WASHINGTON—Russia faces a very 21st century challenge as it piles up forces near Ukraine’s border: Much of its military operation is being carried out in plain sight.
Taking on a role once reserved for spies, amateur sleuths and analysts with private and nongovernmental organizations are tracking Russia’s buildup day by day, mining commercial satellite images, social media posts and flight-tracking data to compile a strikingly precise picture of Moscow’s deployments—and of the U.S. military’s efforts to monitor them.
Satellite photos taken by commercial satellite and imaging company Maxar Technologies Inc., for example, have turned up an array of new units in western Russia and Crimea. In December, images revealed more than 350 vehicles parked at an abandoned ammunition storage facility near the Russian town of Klintsy just north of the Ukraine border.
“It is almost like they are freeze-dried units,” said a Maxar analyst. “Just add troops and the units are ready to move!”
The use of open-source intelligence, or OSINT, isn’t new. What has changed, according to former officials and analysts, is wider and cheaper access to more data, allowing private citizens to track the Russia-Ukraine confrontation and provide the public with details that once would have been classified. That, in turn, has allowed the Biden administration to speak in greater detail publicly about the buildup, they said.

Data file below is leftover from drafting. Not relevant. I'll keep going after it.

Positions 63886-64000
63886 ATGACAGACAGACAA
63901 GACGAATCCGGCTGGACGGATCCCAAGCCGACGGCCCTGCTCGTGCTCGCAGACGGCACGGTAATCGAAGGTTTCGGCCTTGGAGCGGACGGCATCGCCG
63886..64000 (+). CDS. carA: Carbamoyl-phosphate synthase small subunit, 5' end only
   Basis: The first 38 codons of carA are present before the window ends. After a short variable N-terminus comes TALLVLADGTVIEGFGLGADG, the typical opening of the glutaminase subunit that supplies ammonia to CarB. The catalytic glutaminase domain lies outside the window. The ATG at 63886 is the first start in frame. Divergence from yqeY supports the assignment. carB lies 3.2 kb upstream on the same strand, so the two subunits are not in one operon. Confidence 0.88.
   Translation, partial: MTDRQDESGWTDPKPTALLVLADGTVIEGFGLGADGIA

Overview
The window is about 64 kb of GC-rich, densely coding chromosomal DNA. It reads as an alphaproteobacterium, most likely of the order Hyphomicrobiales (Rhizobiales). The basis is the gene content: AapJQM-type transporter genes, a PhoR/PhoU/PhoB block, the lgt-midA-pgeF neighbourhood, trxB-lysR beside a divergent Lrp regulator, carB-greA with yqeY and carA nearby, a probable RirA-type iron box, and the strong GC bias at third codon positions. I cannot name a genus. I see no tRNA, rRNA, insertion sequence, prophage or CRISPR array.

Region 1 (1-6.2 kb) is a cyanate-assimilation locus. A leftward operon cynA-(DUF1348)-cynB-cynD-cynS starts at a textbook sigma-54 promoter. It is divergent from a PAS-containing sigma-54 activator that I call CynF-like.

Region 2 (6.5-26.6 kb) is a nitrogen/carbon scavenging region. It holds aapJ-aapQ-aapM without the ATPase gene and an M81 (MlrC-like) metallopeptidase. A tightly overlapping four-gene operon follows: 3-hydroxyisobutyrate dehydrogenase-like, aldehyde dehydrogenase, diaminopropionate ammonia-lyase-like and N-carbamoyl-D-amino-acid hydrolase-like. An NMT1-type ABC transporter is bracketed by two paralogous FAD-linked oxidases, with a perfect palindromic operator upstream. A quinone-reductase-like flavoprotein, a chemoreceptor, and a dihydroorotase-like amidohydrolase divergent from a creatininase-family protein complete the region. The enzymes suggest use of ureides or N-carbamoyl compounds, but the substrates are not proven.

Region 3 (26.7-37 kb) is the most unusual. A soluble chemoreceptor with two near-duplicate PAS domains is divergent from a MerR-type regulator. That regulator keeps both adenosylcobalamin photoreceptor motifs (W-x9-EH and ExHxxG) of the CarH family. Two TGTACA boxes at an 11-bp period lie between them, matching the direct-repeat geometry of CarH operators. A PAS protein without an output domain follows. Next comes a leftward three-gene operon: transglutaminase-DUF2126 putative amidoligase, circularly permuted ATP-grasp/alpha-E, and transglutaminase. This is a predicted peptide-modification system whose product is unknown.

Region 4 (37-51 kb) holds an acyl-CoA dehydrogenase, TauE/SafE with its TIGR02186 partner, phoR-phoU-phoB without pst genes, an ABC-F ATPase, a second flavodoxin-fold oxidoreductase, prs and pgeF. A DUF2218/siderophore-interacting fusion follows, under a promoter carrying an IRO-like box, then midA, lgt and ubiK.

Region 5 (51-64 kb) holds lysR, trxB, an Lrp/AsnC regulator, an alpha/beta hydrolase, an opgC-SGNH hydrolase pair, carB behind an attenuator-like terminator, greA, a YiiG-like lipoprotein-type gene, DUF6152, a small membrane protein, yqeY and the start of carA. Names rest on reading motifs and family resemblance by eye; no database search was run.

A military buildup along the Ukrainian border is further straining ties between Russia and the U.S., after clashes over cybercrime, expulsions of diplomats and a migrant crisis in Belarus. WSJ explains what is deepening the rift between Washington and Moscow. Photo Composite/Video: Michelle Inez Simon
In response, Russia’s military, which is practiced in the use of camouflage and deception, has taken steps to try to disguise its ultimate intentions by removing license plates from military vehicles, painting over insignia and operating in smaller units, the analysts and former officials said.
For all the details about the buildup, analysts both in the U.S. government and outside it don’t know whether Russia will attack, and if so, how and where.
“The Russian military is conducting a buildup that is inherently visible, but it is doing it deliberately and slowly in a way that is intended to retain operational surprise,” said Michael Kofman, an authority on Russia’s armed forces at CNA Corp.
“They move forces back and forth so you can’t know for certain where these troops will end up until very late in the game when there’s precious little time to react,” Mr. Kofman said. “Ukraine would not necessarily know where they plan to attack, which is the feint and which is the real vector.”
Officials with Russia’s Defense Ministry and presidential administration didn’t respond to a request for comment.
Read More (...)